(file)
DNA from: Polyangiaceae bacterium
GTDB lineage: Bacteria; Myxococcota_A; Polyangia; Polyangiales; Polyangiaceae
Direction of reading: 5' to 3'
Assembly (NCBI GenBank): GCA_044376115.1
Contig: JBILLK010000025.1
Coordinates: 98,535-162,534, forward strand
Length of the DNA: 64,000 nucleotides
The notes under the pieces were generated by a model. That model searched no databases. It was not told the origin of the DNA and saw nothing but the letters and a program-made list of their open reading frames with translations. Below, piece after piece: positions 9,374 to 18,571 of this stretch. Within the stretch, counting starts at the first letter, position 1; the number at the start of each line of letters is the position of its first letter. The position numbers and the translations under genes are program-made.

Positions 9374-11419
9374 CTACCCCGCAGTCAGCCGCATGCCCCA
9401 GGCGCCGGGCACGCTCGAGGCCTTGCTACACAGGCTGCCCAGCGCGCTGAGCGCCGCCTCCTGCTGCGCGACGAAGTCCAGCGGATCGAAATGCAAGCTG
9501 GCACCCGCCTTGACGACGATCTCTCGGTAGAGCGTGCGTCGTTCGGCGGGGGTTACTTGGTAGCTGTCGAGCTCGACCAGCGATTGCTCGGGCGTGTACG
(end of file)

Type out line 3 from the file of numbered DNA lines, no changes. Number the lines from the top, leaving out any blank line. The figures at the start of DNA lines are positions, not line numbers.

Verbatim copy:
Direction of reading: 5' to 3'